Rainforest for Rehab

29 12 2008

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It’s no secret the Adelaide Botanic Gardens were founded on land adjacent to the Royal Adelaide Hospital, at the eastern end of North Terrace, as a therapeutic resource for patient convalescence, but it’s probably far less-known that Flinders Medical Centre, Adelaide second largest hospital, has something similar, if on a smaller scale.

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The hospital, a teaching institution complimenting Flinders University, which crowns the hill at Bedford Park, was opened in 1976. The core buildings’ square planform (conceptually the same layout as the university’s main buildings) have open courtyard areas at their hearts. Thirty-three years on, one of these contains a fully-grown and developed artificial rainforest.

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Bricked walkways and picnic areas circle an artificial hill, from which waterfalls flow between towering trees, broadleaf plants and palm fronds, a haven for ducks and other birds which on any day entertain patients, staff and visitors with their antics. Often the only sound from the outside world will be the infrequent beat of the air ambulance approaching the landing pad.

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The garden is easily accessed from the main entrance and all visitors are welcome. Walk in from the bus exchange, go up the broad stairs to Level 2, pick up a snack at the coffee shop, and you’ll find the door to the garden just beyond the elevator shafts.

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It’s a pleasant place to kill an hour waiting for that connection, to read a magazine or have a coffee, and it’s a marvelous reminder that even large-scale urban development does not necessarily have to shut out the natural world.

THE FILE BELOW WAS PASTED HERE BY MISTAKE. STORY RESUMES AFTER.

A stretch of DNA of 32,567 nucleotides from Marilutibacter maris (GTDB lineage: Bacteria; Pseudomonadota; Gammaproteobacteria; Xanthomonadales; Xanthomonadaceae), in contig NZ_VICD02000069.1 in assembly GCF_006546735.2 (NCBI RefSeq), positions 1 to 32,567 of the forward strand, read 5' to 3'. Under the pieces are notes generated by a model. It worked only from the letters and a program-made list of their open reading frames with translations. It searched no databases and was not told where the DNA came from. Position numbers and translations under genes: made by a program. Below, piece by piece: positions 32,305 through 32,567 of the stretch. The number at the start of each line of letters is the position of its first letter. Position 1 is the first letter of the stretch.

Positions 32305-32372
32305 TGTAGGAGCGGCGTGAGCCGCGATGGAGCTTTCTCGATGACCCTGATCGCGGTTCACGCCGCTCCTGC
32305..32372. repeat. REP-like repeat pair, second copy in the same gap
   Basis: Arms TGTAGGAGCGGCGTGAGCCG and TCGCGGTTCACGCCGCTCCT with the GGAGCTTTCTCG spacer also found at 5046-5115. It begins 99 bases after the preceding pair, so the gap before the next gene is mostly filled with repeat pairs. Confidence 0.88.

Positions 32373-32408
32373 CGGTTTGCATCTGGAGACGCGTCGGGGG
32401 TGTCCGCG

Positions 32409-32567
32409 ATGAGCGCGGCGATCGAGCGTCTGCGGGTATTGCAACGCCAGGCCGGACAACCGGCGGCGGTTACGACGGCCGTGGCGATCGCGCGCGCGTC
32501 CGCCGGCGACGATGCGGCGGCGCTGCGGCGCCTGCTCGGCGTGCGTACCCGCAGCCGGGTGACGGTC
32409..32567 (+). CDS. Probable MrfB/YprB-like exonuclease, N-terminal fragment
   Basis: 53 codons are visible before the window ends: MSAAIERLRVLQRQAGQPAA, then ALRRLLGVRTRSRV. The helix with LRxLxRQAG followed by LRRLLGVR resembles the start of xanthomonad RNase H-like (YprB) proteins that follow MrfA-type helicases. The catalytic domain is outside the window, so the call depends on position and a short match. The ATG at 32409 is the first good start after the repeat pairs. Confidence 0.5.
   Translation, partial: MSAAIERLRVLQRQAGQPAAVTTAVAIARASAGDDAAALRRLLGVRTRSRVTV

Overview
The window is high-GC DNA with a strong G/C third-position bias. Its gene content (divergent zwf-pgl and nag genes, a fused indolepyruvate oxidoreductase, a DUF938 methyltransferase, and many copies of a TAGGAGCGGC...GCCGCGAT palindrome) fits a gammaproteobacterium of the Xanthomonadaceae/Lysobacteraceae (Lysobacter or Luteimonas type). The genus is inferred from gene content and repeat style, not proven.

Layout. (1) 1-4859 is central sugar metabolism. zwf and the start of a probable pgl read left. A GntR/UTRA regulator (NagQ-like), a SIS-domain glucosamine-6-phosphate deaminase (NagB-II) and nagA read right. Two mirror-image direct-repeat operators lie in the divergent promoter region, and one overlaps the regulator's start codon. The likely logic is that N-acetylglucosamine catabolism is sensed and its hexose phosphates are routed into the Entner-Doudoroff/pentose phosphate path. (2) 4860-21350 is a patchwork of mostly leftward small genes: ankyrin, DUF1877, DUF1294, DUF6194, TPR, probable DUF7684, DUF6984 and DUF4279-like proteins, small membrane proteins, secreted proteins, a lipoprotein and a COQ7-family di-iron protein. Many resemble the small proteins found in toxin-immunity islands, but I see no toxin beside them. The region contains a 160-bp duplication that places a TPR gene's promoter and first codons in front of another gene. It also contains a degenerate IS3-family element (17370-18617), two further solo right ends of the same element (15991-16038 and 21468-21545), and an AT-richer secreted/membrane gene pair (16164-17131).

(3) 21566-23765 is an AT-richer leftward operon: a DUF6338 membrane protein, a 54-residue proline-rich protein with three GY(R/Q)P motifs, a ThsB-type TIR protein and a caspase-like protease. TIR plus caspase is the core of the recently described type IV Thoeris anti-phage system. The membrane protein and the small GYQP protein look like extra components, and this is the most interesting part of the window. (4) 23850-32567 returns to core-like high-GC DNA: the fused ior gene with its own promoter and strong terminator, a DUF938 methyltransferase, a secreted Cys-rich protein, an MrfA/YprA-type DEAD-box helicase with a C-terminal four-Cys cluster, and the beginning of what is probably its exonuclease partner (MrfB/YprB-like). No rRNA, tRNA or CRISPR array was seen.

Mike

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Birds Way Down Under

4 12 2008

Greetings all! Dave here. I just thought I’d tell you I’m NOT Jade. She is a professional writer and all the posts up till now have been from her. I’ve been told that I need to do a post, and take my turn at keeping this blog up do date, so…

I thought I’d show you pictures of some common and not-so-common birds that you will see when you visit South Aus. Now, some of these may seem fairly exotic to you, but also remember, some of these flyin’ buggas are regarded as pests in rural areas.

Personally, I think they are very pretty. And, after all, they were here first!

Many of the pics were taken in the backyard, or in a nearby national park; you don’t have to go far to see the birdses.

Let’s start with the standard galah. A galah is a type of Australian cockatoo and in the US I believe it’s called a “Rose-Breasted Cockatoo”. These blokes like to “play silly buggers” and clown around. In fact they are sometimes called “The Clown Parrot” down here. Calling someone a “silly galah” is a way of telling them they’ve done something stupid or ridiculous!

You’ll see galahs all over Australia, not just down here in South Aus. Here’s a few shots:

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Now we come to the Sulfur Crested Cockatoos. These are BIG boys! Weighing over a kilo, wingspan of 3 feet. Big beaks, big claws, and a flock of them will shred an almond tree as you watch. And they are very intelligent and very friendly.

You will see these blokes everywhere.

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Another South Aus parrot you’ll see everywhere is a Rainbow Lorikeet. Fast and colourful — you’ll have fun trying to photograph these little, bright missiles:

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If you get out bushwalking, you’ll see many parrots that you won’t see in the suburbs. Black Cockatoos, Eastern Rosellas, Long-Billed Corellas, and Little Corellas just to name a few.

Here’s a couple of shots of some Eastern Rosellas that you could see in the woodlands around Adelaide:

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There are hundreds of new birds down here for you to see. So grab an Aussie bird book, some binoculars, a good camera, and come on down and enjoy the colourful display of local birds.